How to Practice Sustainability at Home: An 8-Week Transformation Guide

Sustainable habits should last a lifetime, not for just a few days or weeks. With the number of coronavirus cases increasing each day, government officials are strongly advising citizens to stay in their homes which leaves many of us with extra time on our hands. We’ve decided to use that extra time to practice living a more sustainable lifestyle. Do you want to try it too? Lucky for you, we’ve created an 8-week transformational guide that allows you to gradually transition to a more sustainable lifestyle! 

*Do not feel obligated to follow these steps strictly. These are only suggestions for those who are seeking to live more sustainably.

Week 1: Reduce, Reuse, Recycle, and Donate

Take the first week to evaluate your cabinets for food and supplies and make a pile of items you can donate. We decided to create three categories: reusable items, single-use items, and trash, to help you take inventory. Later, you could replace and substitute items like paper towels, styrofoam, and plastic ware with more sustainable products such as washable towels, glassware, or bamboo products. Be sure to keep on the recycle grind while working from home. If you live in Milledgeville, save your glass bottles and recycle them using GC’s glass crusher at the beginning of next semester! (Just drop them by Miller Court Room 310!)

Week 2: Reduce Your Meat Consumption

This is arguably the hardest step, which is why we placed it early on in the process so your body has time to adjust. If you are a heavy meat eater, it might be best to reduce the amount of meat you eat each week. Strive to reject meat two or three days a week and replace it with plant substitutes. Protein consumption remains one of the most common concerns associated with plant-based diets. Check out this NBC article chock full of recipes and information to help you eat more plant protein! 

In the meantime, you’re helping animals, too! The Power of Plant-Based Eating by Dr. Joanne Kong, a short documentary discussing the impact of your diet, is available on YouTube.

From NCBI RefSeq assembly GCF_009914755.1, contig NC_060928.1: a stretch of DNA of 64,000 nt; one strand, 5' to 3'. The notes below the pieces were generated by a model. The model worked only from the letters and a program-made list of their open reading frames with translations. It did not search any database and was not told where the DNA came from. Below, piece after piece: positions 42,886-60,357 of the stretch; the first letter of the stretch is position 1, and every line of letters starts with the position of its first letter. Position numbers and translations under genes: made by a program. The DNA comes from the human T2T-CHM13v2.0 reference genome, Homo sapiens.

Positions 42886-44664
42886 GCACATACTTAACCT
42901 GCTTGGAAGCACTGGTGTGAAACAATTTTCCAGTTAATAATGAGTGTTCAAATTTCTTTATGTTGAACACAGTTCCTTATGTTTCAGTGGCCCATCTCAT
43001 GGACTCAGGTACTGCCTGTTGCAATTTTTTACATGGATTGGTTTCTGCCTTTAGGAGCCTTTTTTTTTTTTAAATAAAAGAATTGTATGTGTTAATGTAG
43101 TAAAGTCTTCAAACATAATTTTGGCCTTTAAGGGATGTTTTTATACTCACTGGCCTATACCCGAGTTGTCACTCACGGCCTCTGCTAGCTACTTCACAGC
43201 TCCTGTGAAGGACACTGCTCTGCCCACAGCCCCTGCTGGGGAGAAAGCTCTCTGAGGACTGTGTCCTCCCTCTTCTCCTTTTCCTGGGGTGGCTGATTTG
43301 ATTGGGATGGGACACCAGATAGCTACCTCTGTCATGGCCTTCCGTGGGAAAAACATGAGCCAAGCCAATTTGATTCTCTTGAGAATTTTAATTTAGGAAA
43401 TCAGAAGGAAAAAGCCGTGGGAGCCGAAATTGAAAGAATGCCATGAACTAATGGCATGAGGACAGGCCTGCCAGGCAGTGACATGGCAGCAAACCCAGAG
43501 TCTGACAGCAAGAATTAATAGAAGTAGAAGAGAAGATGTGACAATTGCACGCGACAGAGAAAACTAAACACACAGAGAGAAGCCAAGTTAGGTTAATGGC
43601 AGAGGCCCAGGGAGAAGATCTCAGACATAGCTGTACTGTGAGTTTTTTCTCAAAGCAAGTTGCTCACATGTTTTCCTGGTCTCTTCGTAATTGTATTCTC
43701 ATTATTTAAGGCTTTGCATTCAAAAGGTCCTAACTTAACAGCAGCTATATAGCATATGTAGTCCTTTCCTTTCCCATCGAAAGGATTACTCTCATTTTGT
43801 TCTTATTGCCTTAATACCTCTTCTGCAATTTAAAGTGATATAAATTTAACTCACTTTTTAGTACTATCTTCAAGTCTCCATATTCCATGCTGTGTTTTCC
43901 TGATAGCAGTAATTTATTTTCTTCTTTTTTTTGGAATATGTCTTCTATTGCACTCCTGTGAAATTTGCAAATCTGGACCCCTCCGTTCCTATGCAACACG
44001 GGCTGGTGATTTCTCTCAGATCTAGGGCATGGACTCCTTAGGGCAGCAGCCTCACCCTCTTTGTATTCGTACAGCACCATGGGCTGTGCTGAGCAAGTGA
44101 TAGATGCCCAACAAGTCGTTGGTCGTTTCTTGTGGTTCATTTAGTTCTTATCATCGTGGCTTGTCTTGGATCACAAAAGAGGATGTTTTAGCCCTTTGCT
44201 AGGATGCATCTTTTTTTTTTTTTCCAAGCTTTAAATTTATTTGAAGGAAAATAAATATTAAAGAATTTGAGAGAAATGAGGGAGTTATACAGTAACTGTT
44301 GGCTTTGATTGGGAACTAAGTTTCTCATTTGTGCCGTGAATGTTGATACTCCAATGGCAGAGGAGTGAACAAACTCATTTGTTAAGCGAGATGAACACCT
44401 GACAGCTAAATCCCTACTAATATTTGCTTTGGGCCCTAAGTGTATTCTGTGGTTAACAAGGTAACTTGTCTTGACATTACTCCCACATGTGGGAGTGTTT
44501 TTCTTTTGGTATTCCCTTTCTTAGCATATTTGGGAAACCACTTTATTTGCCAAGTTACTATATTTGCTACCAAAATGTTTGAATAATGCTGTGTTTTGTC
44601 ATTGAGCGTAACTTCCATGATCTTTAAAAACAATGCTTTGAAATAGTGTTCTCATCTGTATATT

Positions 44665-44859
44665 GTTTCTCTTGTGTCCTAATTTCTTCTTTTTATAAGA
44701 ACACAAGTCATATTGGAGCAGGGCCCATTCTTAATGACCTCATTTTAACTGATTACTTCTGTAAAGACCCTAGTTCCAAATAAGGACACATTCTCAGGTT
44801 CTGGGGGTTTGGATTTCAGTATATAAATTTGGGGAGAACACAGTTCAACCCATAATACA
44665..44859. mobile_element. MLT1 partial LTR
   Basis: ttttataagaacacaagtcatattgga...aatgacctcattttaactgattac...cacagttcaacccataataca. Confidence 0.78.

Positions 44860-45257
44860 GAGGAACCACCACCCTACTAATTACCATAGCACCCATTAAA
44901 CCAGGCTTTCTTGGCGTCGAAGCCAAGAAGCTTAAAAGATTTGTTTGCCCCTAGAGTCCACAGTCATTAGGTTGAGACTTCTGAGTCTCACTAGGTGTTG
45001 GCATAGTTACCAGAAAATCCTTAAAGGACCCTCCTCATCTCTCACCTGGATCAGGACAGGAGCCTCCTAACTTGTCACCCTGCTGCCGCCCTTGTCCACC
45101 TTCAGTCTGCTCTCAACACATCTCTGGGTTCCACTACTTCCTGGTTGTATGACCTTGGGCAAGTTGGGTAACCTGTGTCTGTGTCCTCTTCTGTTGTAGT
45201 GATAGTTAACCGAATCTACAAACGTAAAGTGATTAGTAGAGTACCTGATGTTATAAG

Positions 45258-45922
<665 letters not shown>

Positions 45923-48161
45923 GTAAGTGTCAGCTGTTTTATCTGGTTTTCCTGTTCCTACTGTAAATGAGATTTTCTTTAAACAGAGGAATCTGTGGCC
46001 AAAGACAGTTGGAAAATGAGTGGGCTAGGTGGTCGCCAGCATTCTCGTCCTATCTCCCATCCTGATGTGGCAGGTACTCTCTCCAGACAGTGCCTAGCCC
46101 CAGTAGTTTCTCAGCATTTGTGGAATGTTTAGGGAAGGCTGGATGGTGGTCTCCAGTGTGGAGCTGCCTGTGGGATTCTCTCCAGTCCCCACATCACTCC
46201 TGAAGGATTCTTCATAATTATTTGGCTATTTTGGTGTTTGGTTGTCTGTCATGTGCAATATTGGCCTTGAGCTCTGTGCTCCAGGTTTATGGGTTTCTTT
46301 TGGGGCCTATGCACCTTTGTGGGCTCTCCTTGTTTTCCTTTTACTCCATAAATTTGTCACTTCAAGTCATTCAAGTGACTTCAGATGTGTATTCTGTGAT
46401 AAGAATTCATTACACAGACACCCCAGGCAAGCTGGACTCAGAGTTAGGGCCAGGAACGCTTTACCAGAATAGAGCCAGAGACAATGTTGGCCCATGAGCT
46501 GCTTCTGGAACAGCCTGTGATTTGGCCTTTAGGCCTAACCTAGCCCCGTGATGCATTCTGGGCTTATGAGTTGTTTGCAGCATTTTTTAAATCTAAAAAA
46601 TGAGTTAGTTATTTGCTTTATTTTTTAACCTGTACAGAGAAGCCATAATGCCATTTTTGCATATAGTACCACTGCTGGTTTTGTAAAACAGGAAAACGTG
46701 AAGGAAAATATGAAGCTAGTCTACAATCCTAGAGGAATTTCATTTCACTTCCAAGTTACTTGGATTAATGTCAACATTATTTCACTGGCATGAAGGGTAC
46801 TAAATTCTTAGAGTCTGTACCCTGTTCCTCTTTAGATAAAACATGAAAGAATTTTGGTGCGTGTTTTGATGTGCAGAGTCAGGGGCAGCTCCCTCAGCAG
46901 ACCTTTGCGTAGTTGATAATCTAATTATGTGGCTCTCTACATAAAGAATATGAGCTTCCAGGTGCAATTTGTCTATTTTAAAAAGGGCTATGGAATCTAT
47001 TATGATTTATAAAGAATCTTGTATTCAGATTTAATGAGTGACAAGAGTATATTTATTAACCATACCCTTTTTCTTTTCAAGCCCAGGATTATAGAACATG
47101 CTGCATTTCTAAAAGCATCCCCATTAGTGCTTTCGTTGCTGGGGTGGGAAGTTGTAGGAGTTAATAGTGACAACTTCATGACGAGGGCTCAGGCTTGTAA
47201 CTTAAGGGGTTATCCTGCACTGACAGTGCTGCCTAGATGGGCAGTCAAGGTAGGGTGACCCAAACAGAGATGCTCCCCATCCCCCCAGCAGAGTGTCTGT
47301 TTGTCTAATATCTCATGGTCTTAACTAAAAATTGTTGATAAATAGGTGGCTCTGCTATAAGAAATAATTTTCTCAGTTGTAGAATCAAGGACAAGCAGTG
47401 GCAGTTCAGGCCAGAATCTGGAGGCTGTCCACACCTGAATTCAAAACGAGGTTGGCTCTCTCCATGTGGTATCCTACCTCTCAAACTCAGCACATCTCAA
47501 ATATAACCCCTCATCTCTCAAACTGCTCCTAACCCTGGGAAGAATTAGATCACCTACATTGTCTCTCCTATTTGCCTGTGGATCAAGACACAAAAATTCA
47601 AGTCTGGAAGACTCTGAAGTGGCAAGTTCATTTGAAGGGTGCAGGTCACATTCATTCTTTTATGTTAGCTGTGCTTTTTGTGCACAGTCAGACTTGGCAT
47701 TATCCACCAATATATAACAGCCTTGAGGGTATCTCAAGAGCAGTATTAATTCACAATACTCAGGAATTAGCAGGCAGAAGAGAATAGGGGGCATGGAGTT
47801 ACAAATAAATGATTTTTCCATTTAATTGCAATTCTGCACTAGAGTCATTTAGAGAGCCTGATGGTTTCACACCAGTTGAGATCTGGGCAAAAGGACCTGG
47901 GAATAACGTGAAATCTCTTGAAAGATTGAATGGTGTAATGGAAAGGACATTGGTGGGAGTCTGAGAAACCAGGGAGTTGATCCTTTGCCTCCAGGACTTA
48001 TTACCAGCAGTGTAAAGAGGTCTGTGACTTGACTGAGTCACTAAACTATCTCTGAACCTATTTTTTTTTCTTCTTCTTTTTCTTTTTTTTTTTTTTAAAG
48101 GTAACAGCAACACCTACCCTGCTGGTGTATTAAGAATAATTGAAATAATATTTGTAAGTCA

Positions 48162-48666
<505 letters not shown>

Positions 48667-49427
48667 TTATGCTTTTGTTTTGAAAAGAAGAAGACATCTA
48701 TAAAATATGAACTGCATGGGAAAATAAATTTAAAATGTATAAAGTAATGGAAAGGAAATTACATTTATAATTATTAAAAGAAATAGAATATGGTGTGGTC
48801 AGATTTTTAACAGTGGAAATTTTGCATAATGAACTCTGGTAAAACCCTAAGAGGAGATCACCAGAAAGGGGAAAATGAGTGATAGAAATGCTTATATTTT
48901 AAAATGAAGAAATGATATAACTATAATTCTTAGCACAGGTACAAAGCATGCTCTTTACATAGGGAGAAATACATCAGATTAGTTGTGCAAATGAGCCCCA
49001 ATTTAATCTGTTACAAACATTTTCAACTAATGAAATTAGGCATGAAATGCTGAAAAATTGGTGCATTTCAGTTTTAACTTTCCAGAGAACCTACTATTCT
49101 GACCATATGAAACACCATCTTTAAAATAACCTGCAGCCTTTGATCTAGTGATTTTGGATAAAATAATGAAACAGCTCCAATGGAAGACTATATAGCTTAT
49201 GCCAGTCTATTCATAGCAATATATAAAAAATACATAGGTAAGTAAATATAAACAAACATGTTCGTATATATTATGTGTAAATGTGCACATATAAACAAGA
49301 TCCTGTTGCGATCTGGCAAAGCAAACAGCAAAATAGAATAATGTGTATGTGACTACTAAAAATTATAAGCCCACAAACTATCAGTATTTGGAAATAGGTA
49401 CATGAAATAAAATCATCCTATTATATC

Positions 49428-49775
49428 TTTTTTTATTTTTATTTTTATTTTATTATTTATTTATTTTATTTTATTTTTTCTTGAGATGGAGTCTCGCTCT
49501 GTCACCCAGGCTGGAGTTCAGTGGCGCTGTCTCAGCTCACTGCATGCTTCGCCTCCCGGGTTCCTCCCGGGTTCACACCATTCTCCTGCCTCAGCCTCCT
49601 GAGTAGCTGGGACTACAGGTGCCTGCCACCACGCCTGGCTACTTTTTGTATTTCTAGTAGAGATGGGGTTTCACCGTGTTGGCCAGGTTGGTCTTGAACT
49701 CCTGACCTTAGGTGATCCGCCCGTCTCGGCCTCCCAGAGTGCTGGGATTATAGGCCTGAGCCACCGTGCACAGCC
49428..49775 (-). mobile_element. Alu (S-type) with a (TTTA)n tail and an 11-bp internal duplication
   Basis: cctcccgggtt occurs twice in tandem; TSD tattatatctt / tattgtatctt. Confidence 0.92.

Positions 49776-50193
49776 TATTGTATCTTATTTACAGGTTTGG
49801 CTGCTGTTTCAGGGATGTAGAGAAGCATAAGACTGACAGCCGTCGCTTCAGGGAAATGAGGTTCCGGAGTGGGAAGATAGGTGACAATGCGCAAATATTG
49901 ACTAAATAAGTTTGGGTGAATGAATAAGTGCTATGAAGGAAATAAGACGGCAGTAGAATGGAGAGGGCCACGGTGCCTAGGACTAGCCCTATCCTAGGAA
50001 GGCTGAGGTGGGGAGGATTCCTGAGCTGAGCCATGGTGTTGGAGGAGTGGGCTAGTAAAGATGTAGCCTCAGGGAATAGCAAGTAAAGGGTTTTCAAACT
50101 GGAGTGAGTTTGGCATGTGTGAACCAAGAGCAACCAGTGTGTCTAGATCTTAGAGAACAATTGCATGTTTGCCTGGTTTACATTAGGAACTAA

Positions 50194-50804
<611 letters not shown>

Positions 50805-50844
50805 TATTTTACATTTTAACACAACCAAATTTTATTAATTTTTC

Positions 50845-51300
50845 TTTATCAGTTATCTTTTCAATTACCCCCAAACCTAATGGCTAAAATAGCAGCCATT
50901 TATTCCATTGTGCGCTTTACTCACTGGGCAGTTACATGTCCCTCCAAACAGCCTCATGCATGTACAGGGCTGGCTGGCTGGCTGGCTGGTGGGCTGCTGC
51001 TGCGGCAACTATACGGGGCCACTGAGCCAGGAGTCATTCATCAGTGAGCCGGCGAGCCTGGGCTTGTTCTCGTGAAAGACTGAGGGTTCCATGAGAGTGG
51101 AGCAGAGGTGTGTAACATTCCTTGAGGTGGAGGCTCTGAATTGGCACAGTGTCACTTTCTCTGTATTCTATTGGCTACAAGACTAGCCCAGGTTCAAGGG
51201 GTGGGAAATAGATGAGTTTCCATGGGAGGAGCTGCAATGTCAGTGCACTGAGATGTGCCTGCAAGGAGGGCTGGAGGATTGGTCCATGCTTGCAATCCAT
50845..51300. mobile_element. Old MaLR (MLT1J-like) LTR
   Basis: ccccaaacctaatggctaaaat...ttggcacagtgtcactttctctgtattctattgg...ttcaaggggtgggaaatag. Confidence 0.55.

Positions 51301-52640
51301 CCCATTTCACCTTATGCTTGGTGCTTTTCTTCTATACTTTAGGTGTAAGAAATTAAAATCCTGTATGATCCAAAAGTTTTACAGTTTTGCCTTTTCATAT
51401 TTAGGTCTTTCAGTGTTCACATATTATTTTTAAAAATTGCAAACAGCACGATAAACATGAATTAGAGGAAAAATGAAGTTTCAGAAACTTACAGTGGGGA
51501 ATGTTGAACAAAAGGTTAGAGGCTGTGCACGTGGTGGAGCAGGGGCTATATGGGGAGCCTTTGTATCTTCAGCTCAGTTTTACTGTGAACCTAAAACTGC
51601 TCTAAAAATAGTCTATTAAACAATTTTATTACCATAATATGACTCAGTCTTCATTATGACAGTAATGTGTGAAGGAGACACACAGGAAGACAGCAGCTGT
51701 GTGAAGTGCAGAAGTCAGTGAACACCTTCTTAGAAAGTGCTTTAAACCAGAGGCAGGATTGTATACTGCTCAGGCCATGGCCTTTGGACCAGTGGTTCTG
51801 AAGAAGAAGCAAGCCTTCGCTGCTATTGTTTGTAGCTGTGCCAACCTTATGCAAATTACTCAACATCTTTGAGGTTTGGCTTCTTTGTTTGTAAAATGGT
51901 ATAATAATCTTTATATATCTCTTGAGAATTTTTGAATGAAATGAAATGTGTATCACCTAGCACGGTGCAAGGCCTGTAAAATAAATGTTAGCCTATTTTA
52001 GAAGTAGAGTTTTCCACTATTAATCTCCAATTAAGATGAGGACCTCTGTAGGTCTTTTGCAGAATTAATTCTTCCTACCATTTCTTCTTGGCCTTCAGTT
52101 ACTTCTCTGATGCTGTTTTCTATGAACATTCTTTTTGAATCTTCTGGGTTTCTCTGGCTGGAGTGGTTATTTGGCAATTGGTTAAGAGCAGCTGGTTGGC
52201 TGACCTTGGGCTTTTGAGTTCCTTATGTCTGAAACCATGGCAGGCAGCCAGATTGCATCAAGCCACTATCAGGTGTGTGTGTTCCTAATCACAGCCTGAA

Week 3: Start Your Own Garden

Fresh produce can be great for your body and mind, especially after being cooped up inside all day getting down and dirty can be a great way to relax. Summer is just around the corner, so get to planting for your at-home produce to spring up in time to land on your dinner table! Check out this blog by Simply Quinoa that has a list of summer produce options so you’ll know what to plant, further helping you to transition into step 2! 

Week 4: Invest in a Reusable Water Bottle

Take advantage of a reusable water bottle. Most of the plastic water bottles we use end up in landfills. This Washington Post article explains that each year, an American sends about 100 water bottles to the landfill. If you’re at home, there’s no need to be drinking from single-use water bottles. So, keep those extra water bottles from entering the landfill altogether. After all, drinking all that water will keep your skin healthy and fresh!

Week 5: Go Tree Free

Reduce and replace the number of paper products in your home. Try cutting out paper towels and using washable towels. Reduce the amount of toilet paper you use and opt for a tubeless brand. We promise that three-four squares of single ply won’t hurt you. Also, single-ply toilet paper degrades more quickly in water making it more eco-friendly than its cushy competitors. Instead of tissues, try a washable handkerchief. 

Check out this Yale article on the impact of the logging industry. Your contribution may be small, but it does matter! 

Week 6: Switch to LED Lighting

Making the switch to LED bulbs can put money back in your pocket and reduce energy consumption. According to the United States Department of Energy’s article on LED Lighting, making the switch from traditional bulbs saves 75% more energy than traditional incandescent bulbs. LED bulbs also last much longer saving you replacement money in the long run!

Week 7: Adopt Tote Bags

Single-use plastic bags litter our waterways, parks, and other natural habitats. In fact, New York City has banned the distribution of single-use plastic bags due to the obscene amount of plastic waste created annually. Check out this NYT article with more information on the new law passed to ban plastic bags in NYC. To decrease your waste production, ditch plastic bags and carry a tote bag or keep some in your car for shopping trips. 

Week 8: Switch to Bamboo Straws and Toothbrushes

To conclude your 8-week transformation, switch out single-use plastic items like toothbrushes and straws for reusable metal, or our favorite, bamboo materials. Pencils, cutlery, and even floorboards can be replaced or created with these materials to reduce waste. Check out this blog post to help you replace plastic items with bamboo! 

We wish you the best of luck with your sustainability transformation. Remember, it’s okay to mess up, but try to stay mindful during your endeavors! 

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